The Mudcat Café TM
Thread #105070 Message #2159734
Posted By: George Papavgeris
29-Sep-07 - 12:01 AM
Thread Name: Lyr Req: Lady Vangeline, Greek folksong
Subject: RE: Lyr Req: Lady Vangeline, Greek folksong
Of course they are not traditional, how could they be, being written in English and all... Neither are they a translation. The "thou"s and "dost"s have no Greek equivalent, and are used here to give a romanticised impression of oldness. Yet they are based on the original:
The actual traditional song is called "Kyra-Vaggelio", which means "Mrs Vangeline", as you would refer to a neighbour (as opposed to "lady" with its connotations of grandeur, "lovely queen" and all that). The tune of the mp3 above is the same as the original. Eleanor Graham Vance took a reference to lemon trees, cypresses and rain, from the original song's third verse, and based the whole set of English lyrics on that, adding enough to turn it into some sort of semi-pagan hymn.
The original lyrics simply talk about an admired, kindly and "much-praised" woman (this last reference usually means "good looking") who seems to have been killed falling down a crevasse. The original lyrics then have Kyra-Vaggelio enter a garden full of trees, as a sort of paradise in afterlife (a characteristic ruse in traditional Greek songs about loved ones who have died, as a way of softening the blow).
The original Greek song is at least a couple of hundred years old, I believe (my guess is, anything between 1600 and 1800). If so, then there is very likely an interesting story behind it, but that has been lost in the mists of time. Reading between the lines, with the benefit of other stories I know about similar songs, I could make the following supposition:
Vaggelio was a reasonably young and certainly good looking married woman, admired by others, who was accosted by a stranger while drawing water at the village well (the song has the repeated line "give me some water", which was a typical chat-up line back then, when the time of drawing water was one of the few occasions a married woman would be seen on her own outside the house). She should have ignored the stranger and not spoken to him or acknowledged him, but being young and inexperienced - or flattered - she did give some water to the stranger. This would have been a great offence to her husband. Accusations followed, and in shame she threw herself down a crevasse. Saddened by the loss of such a "praised and admired" woman, anon takes over and concocts the story about ending up in a garden watering the trees.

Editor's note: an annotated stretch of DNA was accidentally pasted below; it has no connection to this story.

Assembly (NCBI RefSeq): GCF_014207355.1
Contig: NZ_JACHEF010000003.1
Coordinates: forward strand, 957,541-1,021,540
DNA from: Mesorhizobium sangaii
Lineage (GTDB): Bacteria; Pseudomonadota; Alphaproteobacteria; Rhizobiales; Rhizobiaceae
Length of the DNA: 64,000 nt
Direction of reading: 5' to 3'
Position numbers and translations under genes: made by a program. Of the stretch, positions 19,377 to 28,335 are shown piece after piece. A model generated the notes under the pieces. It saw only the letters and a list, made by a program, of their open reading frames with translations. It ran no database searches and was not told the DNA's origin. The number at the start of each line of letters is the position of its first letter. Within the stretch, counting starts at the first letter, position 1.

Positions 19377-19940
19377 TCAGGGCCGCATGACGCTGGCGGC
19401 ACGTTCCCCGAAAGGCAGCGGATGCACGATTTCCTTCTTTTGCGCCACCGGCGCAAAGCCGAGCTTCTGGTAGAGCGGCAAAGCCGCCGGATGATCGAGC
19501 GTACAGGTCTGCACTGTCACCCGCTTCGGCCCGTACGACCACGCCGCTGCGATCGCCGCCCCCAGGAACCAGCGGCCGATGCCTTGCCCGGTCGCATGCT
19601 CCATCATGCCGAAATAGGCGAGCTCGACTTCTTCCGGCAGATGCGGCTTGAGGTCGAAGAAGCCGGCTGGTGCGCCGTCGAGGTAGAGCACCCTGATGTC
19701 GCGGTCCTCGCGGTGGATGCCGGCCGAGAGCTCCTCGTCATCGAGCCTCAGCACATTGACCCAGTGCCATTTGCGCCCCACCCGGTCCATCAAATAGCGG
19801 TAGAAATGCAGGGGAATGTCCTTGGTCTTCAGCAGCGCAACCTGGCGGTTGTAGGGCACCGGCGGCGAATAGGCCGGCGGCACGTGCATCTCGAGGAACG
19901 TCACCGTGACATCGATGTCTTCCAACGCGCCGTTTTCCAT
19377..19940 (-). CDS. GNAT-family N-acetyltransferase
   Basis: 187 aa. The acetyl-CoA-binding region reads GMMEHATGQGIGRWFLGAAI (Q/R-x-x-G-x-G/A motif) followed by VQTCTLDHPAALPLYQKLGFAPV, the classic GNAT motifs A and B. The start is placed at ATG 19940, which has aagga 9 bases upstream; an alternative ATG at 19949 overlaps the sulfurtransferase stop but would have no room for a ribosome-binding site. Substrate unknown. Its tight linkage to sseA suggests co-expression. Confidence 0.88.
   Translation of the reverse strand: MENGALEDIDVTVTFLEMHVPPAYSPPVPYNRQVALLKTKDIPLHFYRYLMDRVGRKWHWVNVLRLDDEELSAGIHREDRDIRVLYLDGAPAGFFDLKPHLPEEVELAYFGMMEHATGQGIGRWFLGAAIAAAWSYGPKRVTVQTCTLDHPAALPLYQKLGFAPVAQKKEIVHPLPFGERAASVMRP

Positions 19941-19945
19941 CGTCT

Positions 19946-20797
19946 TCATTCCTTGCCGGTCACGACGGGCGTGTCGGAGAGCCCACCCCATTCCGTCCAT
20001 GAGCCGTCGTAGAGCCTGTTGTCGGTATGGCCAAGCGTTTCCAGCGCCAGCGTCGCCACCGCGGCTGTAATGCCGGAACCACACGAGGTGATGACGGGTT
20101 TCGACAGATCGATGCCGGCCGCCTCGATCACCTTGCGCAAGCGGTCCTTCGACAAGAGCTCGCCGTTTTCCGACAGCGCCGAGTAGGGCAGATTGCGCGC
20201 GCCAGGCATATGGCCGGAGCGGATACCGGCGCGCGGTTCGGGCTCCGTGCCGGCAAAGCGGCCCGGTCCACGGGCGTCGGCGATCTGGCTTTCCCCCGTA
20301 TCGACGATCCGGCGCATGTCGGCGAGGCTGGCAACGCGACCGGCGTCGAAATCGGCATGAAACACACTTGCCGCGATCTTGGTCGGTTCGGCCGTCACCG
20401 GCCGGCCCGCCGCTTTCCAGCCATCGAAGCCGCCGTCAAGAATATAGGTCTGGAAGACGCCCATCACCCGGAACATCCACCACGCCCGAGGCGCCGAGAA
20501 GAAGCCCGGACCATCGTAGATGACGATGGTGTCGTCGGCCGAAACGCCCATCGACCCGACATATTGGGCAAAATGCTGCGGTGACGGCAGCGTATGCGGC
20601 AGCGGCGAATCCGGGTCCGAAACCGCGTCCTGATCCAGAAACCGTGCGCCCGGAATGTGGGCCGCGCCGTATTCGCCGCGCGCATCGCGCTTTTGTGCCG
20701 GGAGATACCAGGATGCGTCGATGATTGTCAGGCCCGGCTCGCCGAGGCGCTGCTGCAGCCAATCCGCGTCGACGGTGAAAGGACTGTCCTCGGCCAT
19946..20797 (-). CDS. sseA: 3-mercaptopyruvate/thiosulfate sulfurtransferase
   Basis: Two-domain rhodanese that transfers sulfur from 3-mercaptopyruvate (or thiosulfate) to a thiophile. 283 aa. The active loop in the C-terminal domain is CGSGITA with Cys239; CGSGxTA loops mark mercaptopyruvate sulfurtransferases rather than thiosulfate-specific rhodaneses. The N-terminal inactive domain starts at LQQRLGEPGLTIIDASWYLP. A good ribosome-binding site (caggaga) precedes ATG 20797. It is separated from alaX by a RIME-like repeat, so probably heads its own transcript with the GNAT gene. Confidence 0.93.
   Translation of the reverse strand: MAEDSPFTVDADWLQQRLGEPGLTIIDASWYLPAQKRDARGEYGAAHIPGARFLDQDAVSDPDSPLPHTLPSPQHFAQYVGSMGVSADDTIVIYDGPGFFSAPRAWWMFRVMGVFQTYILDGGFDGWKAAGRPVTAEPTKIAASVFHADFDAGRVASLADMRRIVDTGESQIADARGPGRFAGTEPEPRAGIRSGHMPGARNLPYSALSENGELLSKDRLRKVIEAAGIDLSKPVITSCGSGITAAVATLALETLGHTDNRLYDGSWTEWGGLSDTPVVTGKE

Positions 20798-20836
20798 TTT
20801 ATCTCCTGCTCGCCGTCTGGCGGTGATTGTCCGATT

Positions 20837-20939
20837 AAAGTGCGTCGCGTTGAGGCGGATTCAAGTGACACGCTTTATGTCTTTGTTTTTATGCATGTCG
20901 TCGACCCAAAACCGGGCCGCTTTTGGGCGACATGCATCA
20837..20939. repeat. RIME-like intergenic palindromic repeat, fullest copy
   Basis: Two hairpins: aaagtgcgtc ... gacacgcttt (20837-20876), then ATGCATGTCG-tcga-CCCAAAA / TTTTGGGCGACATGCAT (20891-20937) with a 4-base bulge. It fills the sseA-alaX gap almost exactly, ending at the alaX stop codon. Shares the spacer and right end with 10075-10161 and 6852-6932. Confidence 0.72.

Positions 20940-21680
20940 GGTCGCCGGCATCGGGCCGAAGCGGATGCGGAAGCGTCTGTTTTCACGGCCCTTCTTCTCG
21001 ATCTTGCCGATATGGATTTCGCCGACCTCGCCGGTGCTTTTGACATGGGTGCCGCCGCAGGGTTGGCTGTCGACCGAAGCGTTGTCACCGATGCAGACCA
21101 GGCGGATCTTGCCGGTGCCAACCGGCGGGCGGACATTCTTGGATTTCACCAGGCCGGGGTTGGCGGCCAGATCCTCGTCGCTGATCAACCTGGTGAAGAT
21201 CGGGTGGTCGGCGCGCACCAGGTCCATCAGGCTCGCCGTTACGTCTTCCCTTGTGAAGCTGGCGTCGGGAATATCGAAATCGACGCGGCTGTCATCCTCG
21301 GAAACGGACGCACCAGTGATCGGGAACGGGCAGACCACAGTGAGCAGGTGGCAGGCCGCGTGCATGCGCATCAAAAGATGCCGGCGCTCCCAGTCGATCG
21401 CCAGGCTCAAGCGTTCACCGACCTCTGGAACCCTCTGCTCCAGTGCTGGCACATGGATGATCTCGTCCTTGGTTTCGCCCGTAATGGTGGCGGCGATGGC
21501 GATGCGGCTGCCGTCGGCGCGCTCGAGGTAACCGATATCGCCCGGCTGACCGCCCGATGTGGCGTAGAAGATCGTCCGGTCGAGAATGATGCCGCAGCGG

I repeat that the above is only a supposition on my part, based on the knowledge of the customs and how such songs came about those days. "Kyra-Vaggelio" is certainly well known in Greece; no, that's an understatement, babies are danced on knees to that, youngsters learn to dance trad dances to that, every Greek knows it. Just go to any Greek and say "ena nero, Kyra-Vaggelio" (the first line of the song meaning "give me some water"), and they will answer with "ena nero, kryo nero" (the second line - "water, cool water") and then ask you how YOU knew about it!
Traditional Greek songs were rarely (almost never) about royalty, lords and ladies, for the simple reason that there were none about. Remember that between the 15th and 19th centuries Greece was simply part of the Ottoman empire and most Greeks were peasants, bar a few "scribes" and courtiers in the entourage of the local rulers such as Ali Pasha of Ioannina (I mention him because there are a few songs from that era referring to people other than normal peasants). Invariably then the old songs refer to ordinary people, or (later, when the War of Independence had begun) to famed fighters and brigands.
Which is why the English lyrics grate a little with me; all this grandeur and fake "olde worlde" language goes against the grain. But I am even more grateful that such an old song has travelled outside my country's borders and is enjoyed by others.
There - that's my thesis, can I have the PhD?
The things we do at 4 in the morning....